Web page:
sidney lumet's THE MORNING AFTER
(continued from page 2)
So back to the original question: why did Lumet want to make this movie? Following the left-leaning Daniel and Power it was only natural that he'd team with Hanoi Jane, but what was the appeal? Her father, as he points out on the commentary, hired Lumet to direct his first feature (12 Angry Men) and further supplied an excellent performance in that film, thus creating a classic. On the commentary Lumet name drops "Hank," mentions meeting his young daughter "at nineteen," details Fonda's enthusiasm for the project and her courting of him as director. He has nothing but praise for his star, describing her as "brave," "tireless," "superb." Every other comment is a remark on Fonda's courageousness as an actress, producer, independent woman – hmmm. Lumet seems to be absolutely infatuated with his star. He literally does not miss an opportunity to lavish acclaim on Fonda, topping it all off with: "One of the things I love here is Jane's final close-up Now look at that – that's pretty attractive!"
Could it be? I think it is. Ladies and gentleman what we have here is a classic case of a director falling in love with an actress and, out of blindness, making a terrible movie not within a thousand miles of anything else he'd ever done. But don't take my word for it: here’s an actual quote from the commentary
"If it seems like I’'m in love with Jane Fonda, it’'s because I am."
After the Big Drunk Oscar Courting scene, Lumet reveals on the commentary, Fonda hugged him. She allegedly shit-faced, him in love. And this is the kind of movie emotions produce out in that unfamiliar landscape known as Los Angeles. Lumet fell for a movie star and helped make her pet project a reality. For Fonda it meant an Academy Award nomination. For him it meant making a film for an actress, playing the lead role, ignoring one of the key aspects of his stronger pictures. What this film has in common with both of those 90’s flops I mentioned earlier – A Stranger Among Us and Guilty as Sin – is having a female lead, something it doesn't share with the womanless 12 Angry Men, The Hill, The Pawnbroker, Serpico, Dog Day Afternoon, Network (worst part of the film: Faye Dunaway subplot), Prince of the City, The Verdict (worst part of the film: Charlotte Rampling subplot) and Before the Devil Knows You're Dead (worst part of the film: Marisa Tomei subplot.) Lumet's best films are not female-driven: they're male-centric man-vs-institution, moral and physical breakdown-and-build-back-up crisis dramas. Yet here his feelings towards Fonda led him to miscalculate. He got soft!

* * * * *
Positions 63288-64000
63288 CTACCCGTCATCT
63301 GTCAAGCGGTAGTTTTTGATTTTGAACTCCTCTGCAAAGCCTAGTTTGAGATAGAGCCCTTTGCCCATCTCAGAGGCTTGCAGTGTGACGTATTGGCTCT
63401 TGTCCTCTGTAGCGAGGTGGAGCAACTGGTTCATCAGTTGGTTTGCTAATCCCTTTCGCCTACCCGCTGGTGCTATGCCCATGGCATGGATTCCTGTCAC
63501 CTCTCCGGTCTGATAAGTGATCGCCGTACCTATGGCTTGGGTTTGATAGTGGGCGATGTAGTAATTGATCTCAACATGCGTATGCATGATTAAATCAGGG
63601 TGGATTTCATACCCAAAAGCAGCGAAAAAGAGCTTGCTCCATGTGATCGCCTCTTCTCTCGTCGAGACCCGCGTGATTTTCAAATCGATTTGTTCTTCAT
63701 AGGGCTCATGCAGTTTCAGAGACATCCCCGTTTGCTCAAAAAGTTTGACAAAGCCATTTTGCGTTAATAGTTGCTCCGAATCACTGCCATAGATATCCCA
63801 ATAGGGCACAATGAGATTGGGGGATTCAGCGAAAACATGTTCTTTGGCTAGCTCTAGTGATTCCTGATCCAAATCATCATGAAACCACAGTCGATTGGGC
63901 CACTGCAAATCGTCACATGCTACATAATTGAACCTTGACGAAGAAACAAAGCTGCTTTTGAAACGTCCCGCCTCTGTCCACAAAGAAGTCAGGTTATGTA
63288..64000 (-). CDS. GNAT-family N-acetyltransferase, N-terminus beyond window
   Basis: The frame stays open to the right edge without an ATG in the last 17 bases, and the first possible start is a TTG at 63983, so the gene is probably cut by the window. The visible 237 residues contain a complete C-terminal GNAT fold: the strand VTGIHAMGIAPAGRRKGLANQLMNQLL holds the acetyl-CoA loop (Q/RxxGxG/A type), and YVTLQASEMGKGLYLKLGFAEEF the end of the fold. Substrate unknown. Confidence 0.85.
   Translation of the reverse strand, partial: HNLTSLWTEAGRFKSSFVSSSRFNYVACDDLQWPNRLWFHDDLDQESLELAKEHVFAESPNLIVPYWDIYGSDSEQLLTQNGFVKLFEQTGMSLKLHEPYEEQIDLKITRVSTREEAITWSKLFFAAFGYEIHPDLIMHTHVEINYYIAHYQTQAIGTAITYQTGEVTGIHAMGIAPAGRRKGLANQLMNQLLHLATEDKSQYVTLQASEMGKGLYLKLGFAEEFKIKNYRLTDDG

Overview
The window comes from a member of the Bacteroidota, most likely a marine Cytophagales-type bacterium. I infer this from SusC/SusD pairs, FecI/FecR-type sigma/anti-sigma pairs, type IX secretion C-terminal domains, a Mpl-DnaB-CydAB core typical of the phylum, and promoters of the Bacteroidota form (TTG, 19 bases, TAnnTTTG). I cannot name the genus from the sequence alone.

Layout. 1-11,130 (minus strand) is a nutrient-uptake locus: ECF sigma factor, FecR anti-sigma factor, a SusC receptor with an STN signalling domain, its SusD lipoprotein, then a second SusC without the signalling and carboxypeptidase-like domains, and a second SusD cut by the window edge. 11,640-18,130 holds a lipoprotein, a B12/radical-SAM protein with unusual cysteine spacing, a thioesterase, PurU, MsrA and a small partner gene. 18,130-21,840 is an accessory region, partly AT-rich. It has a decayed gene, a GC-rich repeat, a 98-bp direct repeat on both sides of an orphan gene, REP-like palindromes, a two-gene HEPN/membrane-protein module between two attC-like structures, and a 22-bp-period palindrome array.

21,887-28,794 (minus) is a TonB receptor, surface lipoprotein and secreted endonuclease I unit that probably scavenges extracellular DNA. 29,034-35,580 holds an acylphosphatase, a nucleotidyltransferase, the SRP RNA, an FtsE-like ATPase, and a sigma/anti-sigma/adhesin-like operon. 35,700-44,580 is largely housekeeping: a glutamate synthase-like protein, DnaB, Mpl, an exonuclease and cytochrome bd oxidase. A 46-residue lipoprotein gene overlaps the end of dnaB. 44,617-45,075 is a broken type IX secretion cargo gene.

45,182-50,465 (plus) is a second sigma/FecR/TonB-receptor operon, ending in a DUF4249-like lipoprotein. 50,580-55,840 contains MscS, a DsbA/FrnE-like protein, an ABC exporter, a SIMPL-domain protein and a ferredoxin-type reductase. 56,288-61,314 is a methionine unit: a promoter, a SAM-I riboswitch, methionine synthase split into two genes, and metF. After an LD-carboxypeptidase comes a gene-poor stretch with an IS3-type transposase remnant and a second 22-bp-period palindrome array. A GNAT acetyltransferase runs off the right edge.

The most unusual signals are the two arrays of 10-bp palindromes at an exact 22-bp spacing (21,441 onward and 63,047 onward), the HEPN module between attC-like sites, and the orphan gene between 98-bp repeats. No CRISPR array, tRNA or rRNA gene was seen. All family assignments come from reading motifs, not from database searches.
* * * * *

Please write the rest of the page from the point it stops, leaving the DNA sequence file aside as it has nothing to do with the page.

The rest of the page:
Before I court any serious misogyny accusations, I'll end by further blaming this film's failure on a guy. No not Sidney – you can't fault a dude for falling in love, can you? Rather let's single out Paul Chihara, whose terrible, overenthusiastic score is just embarrassing. Remember how Dog Day Afternoon had no music besides the opening Elton John song? This has a song and it's not "The Morning After," it’s Robert Palmer's "Addicted to Love" as ambient music at a hair salon. So you can imagine how well that's dated.
Incidentally I always thought the producers of The Poseidon Adventure blew it by not making "The Morning After" the subtitle of Poseidon Adventure 2. Because get it, that's the name of the song from the movie and you could start the sequel the next day when some other boat-related adventure happens and there's the relevance of the title right there, plus Maureen McGovern fans would be excited. Instead they called the sequel Beyond the Poseidon Adventure, and it DOES opening the morning after the events of the first film, so yeah - missed opportunity there.
Maybe when they sequelize the remake they can call it Poseidon II: The Morning After. Actually I guess it would have to be called Poseidon II: Won't Let You Fall since they used the Fergie song in that one...but that's not a very good subtitle. Still better than Beyond the Poseidon.
Anyway, in summation:
The director: Sidney Lumet
The movie: The Morning After (1986)
Why so out of place in director’s filmography?: Unfocused, LA-shot, female-driven, badly-written “melodrama” with terrible music.
Why the director strayed: Apparent crush on the leading actress.
Scale of embarrassment for the director: 8 out of 10
His triumphant return to form: Q & A (1990)
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